Analog read a component, and digital writing to the same component

I'm working with a ceramic ultrasonic transducer. In case you're not familiar:


I'm essentially sending a signal to the piezoelectric transducer. I start a timer. The ultrasonic wave bounces off a barrier then comes back, and my analog read pin goes to an expected value from the wave hitting the sensor. The timer is stopped, yielding the time of flight.

My question is: can I have an analog input pin connected to the same wire as a digital output pin?

Would switching the digital output to digital input after it sends the signal fix my problem (or is there a better way)?

Yes, but you don't need to. You can make a pin a digital output and then switch it to a analog input afterwards :slight_smile:

But keep in mind the ADC is nu mega fast. So continuously reading it probably gives a significant error. To make it faster I would use an external comperator. And if you need to alter the level of the comperator you can use a PWM pin with a RC-filter as the other reference :slight_smile:

Wait, an analog input can also be a digital output?

By the way, I'm using the Arduino Due, I don't know if that impacts the speed of the ADC by running at 84 MHz. And I'm looking for an accuracy of 1 us.

Thanks for your quick reply!

I'm essentially sending a signal to the piezoelectric transducer.

What is that signal?? Typically an ultrasonic transducer has a resonant frequency, typically 40 Khz, and the sending signal is that frequency.

The received signal is then also that 'ultrasonic' frequency.

You can not read a signal of that frequency directly with an Arduino Analog input.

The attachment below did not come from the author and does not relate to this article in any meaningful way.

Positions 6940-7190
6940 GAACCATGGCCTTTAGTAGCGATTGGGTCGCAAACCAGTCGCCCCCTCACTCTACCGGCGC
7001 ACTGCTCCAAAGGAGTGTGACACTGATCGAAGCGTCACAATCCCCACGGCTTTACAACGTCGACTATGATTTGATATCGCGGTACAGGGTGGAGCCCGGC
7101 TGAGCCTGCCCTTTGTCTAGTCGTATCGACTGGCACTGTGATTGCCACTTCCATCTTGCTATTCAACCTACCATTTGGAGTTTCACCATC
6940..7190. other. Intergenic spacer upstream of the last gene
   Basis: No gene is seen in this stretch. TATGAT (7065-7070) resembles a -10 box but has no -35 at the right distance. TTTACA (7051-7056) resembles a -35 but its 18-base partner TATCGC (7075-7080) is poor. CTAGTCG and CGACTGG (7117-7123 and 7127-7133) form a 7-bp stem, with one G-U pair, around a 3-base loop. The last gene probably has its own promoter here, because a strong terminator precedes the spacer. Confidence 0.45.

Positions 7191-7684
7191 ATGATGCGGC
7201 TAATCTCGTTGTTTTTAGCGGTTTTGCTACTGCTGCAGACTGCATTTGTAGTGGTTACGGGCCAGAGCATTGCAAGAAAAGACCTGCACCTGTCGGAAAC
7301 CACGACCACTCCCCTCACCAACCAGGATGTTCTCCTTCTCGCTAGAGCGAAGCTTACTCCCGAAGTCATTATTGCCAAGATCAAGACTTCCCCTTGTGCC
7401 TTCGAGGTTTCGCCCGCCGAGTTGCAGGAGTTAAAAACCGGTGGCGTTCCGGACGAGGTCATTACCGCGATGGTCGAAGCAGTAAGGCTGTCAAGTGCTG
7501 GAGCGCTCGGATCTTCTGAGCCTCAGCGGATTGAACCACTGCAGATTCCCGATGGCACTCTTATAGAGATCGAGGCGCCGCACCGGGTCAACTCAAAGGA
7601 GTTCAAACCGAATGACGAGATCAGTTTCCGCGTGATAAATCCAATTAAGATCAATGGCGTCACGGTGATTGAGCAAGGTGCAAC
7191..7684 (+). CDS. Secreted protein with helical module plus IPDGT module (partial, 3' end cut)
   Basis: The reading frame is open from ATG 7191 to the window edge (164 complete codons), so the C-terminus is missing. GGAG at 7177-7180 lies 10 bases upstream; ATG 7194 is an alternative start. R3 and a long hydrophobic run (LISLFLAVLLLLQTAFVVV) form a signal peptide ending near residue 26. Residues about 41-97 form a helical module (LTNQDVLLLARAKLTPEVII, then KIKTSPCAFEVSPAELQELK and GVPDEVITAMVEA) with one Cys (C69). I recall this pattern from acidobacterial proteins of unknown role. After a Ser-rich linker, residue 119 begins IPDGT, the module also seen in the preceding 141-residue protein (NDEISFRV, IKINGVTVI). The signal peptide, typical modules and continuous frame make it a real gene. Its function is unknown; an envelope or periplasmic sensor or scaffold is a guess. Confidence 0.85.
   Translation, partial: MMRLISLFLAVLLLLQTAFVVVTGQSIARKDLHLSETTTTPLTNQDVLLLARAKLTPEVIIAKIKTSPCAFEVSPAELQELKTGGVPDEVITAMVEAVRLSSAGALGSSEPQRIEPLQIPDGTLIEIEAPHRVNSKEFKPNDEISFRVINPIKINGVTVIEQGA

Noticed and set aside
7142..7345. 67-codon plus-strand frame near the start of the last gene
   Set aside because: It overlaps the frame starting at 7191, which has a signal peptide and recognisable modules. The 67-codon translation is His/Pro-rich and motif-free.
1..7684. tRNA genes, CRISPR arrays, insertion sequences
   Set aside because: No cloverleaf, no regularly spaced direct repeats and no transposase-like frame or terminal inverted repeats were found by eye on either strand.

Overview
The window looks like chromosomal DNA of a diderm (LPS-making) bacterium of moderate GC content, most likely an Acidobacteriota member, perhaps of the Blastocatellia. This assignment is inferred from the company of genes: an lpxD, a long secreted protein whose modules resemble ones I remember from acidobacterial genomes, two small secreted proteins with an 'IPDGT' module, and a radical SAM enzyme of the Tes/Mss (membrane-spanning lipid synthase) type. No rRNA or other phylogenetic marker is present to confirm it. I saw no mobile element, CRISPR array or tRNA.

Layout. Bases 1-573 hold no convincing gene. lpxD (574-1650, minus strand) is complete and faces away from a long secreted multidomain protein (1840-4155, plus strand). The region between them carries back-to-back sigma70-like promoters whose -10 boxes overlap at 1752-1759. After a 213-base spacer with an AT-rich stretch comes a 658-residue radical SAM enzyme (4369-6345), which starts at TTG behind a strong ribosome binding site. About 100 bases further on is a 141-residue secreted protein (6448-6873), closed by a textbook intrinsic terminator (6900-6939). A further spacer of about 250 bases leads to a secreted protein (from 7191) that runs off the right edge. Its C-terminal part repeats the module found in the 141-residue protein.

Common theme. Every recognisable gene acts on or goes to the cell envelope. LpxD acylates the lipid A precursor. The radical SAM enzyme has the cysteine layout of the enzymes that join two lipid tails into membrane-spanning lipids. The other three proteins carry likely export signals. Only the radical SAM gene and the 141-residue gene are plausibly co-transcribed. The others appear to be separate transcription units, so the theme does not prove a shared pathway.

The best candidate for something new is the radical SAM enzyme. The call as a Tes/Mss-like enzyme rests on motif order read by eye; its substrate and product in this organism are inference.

Typically even a low-cost sensor board like THIS: has a lot of hardwired electronics to successfully receive the bounced signal.

I think you may want to rethink this...

Yes, analog is just an extra function of that pin. Just like PWM is an extra function :wink: And it’s all under software control.

That will be faster but it can’t beat the speed of a digitalRead or, even better, a interrupt. So your resolution will be limited. And 1us is pretty fast. For that you’ll have to look up the specs of the ADC in the Due and the overhead that’s done when reading the ADC. Or if you just want to (roughly) now it check the time before and after a analogRead.

Ow, and I don’t know how it’s done on a Due but you might want to look at the resolution of micro if you want to use that. On a Uno for example the minimal resolution is 4us.

And further more I have to agree with terryking228, distance measurement with sound is not THAT easy.

terryking228:
The received signal is then also that 'ultrasonic' frequency.

Sorry, I wasn't quite clear.

First off: the resonant frequency is 1 MHz.

What I meant is that I'm sending a quick pulse. I don't really need to verify that the signal I'm receiving is of the correct frequency, just that I received a pulse back. In essence, it is stopping the timer the moment I receive the crest of a short pulse back.

septillion:
Yes, analog is just an extra function of that pin. Just like PWM is an extra function

Thanks, that’s great to know.

septillion:
That will be faster but it can’t beat the speed of a digitalRead or, even better, a interrupt

I’m not sure the intensity of the rebounded pulse will be able to induce a digital HIGH, but it’s worth a shot.
And I’ll have to look into analog interrupts if that doesn’t work.

It looks like the sample rate of the Due’s ADC is 1 MHz, but not entirely sure on that yet.

That's why I said to use a comperator. External or internal (don't know if the Due has one but I guess it does).

septillion:
That's why I said to use a comperator. External or internal (don't know if the Due has one but I guess it does).

I think I will be going that path. I've found that its closer to 500 KHz, so an external comparator with a digital interrupt will be the fastest path.

Thanks for all your help!

You haven’t posted the datasheet of your ultrasonic transducer - we know almost nothing about it.

Come to that we know nothing about what you are trying to achieve - typically a high voltage
oscillator is needed to drive such a transducer and a high-gain band-limited amplifier to pick up the
response (which might be 100dB down).

Hi,
Did you look at this site?
http://arduino-info.wikispaces.com/UltraSonicDistance

And consider using one of these?

And there are numerous bits of code around that do what you want to do, unfortunately not ar 1MHz.

What is the application, what are you measuring and where?

Thanks.. Tom.. :slight_smile: